What is dyshidrotic eczema?
Dyshidrotic eczema is a form of eczema often seen on the hands and feet where tiny blisters of serum form just below the skin’s surface. I refer to these as “tapioca seed vesicles”. The presence of these blisters signals an acute flare that is accompanied by tremendous itching. Deep, painful cracks in the skin and superficial scaling tend to accompany this condition. Dyshidrotic eczema must be distinguished from an allergic contact dermatitis, and I often patch test patients to
see whether they have a contact dermatitis as the primary, or even a secondary etiology of their disease. Dyshidrotic eczema tends to be a chronic condition that appears periodically throughout adulthood.
Dyshidrotic eczema is a recurrent disease of the palmar and/ or plantar skin characterised by sudden eruptions of clear, mostly pruritic vesicles. Sweat gland dysfunction or sweat retention do not play the pathogenetic role that has been assigned to them in the past, although some degree of hyperhidrosis exists in many of the affected patients. Etiologic factors for dyshidrotic eczema include atopy, contact allergy, constant irritation, primary fungal infections and fungal id-reactions. An idiopathic form is also recognised. Smoking and excessive coffee consumption are believed to play an aggravating role.
The cause of dyshidrotic eczema is not known, but it occasionally appears to be seasonal. Small fluid filled blisters called vesicles appear on the hands and feet. They are most common along the edges of the fingers, toes, palms and soles. The vesicles produce intense itching. Scratching leads to skin changes with thickening. Scratching may also lead to secondary infections. Some individuals with dyshidrotic eczema are atopic (have an allergic predisposition). Some cases may be triggered by contact with substances causing allergic skin reactions. Dyshidrotic eczema may occur in both men and women. Its onset occurs usually before the age of 40. Individuals experiencing emotional stress may be more likely to develop flare-ups of this disease.
The diagnosis is based on the patient history, the clinical picture and on the exclusion of other skin diseases. Patch testing is used to exclude underlying contact allergies. Possible etiologic factors such as atopy, contact allergy, irritation and fungal infections have to be ruled out before settling on the diagnosis idiopathic dyshidrotic eczema. Pustular psoriasis of the palms and soles, epidermolysis bullosa hereditaria, hand-foot-mouth-disease, acrodermatitis enteropathica and scabies in children are possible differential diagnoses for vesicles on the palms and soles.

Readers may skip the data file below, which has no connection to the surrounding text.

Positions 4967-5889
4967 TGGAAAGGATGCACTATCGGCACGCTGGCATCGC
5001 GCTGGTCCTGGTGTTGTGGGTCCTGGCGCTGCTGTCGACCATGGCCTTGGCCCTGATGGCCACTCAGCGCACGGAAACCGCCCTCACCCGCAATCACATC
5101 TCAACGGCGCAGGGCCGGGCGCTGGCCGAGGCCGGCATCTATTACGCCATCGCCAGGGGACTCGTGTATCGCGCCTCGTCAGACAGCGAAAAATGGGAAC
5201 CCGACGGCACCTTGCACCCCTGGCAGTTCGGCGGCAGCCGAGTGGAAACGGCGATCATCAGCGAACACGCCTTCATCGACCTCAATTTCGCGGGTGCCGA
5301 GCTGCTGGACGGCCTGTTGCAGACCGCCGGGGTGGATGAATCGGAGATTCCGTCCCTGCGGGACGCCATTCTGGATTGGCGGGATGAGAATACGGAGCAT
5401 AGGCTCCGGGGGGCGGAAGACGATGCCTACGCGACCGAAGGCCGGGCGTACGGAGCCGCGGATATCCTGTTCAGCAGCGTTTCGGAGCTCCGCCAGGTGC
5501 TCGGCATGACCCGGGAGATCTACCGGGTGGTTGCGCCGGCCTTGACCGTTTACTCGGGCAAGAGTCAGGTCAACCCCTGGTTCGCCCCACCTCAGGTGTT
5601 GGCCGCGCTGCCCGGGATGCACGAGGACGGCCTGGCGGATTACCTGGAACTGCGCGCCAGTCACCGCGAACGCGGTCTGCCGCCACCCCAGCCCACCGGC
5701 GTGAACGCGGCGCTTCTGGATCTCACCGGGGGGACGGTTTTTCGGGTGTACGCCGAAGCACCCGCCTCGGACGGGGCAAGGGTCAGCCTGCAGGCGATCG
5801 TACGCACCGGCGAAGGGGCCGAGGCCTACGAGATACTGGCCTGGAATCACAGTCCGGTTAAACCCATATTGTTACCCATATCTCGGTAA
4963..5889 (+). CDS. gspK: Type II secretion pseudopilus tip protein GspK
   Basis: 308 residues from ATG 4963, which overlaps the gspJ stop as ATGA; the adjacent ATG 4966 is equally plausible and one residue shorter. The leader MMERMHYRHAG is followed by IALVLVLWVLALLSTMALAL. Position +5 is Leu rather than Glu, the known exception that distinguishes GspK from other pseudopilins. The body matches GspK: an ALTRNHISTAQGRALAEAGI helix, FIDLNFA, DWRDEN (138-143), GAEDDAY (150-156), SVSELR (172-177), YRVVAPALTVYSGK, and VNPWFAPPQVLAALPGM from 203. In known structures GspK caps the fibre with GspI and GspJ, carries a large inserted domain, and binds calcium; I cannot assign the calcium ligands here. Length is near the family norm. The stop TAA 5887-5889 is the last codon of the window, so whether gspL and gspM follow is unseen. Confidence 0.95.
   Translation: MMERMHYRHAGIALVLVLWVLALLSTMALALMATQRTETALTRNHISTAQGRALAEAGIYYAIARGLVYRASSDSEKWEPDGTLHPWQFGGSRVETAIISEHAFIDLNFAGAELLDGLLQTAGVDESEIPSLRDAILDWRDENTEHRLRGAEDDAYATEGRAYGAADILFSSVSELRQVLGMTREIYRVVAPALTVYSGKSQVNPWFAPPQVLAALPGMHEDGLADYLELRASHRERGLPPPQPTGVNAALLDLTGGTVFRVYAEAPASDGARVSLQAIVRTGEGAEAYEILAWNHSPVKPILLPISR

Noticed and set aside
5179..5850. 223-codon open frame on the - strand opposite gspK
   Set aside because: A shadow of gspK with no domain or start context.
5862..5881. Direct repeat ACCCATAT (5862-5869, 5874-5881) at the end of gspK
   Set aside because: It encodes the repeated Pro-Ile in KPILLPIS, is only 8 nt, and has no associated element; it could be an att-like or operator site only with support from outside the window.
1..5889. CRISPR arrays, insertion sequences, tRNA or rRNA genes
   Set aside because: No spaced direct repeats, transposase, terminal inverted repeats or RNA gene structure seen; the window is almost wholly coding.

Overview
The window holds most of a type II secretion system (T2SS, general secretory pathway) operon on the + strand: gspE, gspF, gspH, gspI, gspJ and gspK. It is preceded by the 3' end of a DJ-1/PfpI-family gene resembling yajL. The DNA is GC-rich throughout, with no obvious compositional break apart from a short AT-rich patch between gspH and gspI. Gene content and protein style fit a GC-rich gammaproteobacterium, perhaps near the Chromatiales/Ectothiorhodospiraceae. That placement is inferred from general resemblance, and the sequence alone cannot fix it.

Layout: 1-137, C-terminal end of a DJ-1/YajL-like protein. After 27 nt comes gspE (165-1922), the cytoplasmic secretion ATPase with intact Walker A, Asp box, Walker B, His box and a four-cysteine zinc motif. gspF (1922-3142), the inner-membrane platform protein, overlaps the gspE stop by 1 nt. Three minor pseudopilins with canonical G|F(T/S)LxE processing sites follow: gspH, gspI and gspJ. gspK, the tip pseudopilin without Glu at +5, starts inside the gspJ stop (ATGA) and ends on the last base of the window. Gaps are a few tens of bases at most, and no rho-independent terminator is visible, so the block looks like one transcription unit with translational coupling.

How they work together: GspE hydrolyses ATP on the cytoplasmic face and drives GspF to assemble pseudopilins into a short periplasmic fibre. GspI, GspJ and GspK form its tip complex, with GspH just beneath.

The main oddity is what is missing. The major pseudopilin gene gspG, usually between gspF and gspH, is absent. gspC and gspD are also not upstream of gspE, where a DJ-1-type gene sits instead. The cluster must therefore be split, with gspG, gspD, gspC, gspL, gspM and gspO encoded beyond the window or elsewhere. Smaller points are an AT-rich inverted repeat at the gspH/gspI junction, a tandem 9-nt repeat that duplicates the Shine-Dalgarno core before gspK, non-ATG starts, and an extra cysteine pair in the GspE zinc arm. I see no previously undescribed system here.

Corticosteroid creams and ointments play an important role in the treatment of this disorder. Application of corticosteroid under plastic occlusion may increase their effectiveness. Severe attacks may require the use of oral or intramuscular corticosteroid. Oral antihistamines may help to reduce itching. Antibiotics may be necessary if infection is present.
More information on eczema
What is eczema? - Eczema is a heterogeneous group of different non-infectious skin diseases. Eczema occurs in both children and adults, but usually appears during infancy.
What types of eczema are there? - There are various types of eczema, including atopic eczema (atopic dermatitis), contact dermatitis, varicose eczema, discoid eczema, nummular eczema, stasis dermatitis.
What are the symptoms of eczema? - Symptoms of eczema are itching and redness, and may make the skin dry and flaky. Eczema makes the skin more sensitive.
What causes eczema? - The most common cause of eczema is a general allergic over-sensitivity. Other types of eczema arise as a result of causes within the body.
How does eczema affect people? - In eczema, the main problems occur in the epidermis where the keratinocytes become less tightly held together.
How is eczema diagnosed? - Eczema is usually diagnosed through a physical examination. Further tests may include skin biopsy or patch tests.
What are the treatments for eczema? - Avoidance of the aetiological factors is one important therapeutical approach. Symptomatic treatment includes topical and systemic treatment regimens.
How can eczema be prevented? - Eczema flare-ups can be prevented by avoiding exposure to extreme temperatures, dry air, harsh soaps and bubble baths.
How to deal with infant or baby eczema? - For mild to moderate baby eczema, the application of moisturizer on a regular basis can be very helpful. Avoid as many eczema triggers as possible.
What is atopic eczema and its treatment? - Atopic eczema (atopic dermatitis) is the commonest form of eczema and is closely linked with asthma and hayfever.
What is dyshidrotic eczema? - Dyshidrotic eczema is a form of eczema often seen on the hands and feet where tiny blisters of serum form just below the skin's surface.
What is nummular eczema? - Nummular eczema is a chronic eczema characterised by coin-shaped, sharply demarcated lesions. Nummular eczema is more common in males.
What is hand eczema (hand dermatitis)? - Hand eczema, also called hand dermatitis, is a skin condition in which the hands develop a rash and become red, dry, cracked, and inflamed.
What is varicose eczema? - Varicose eczema is due to increased pressure within the veins in the leg. Varicose eczema affects the lower legs people in their middle to late years.
What's seborrhoeic eczema? - Seborrhoeic eczema is a common skin disease affecting any sebum-(natural oil) producing area of the skin.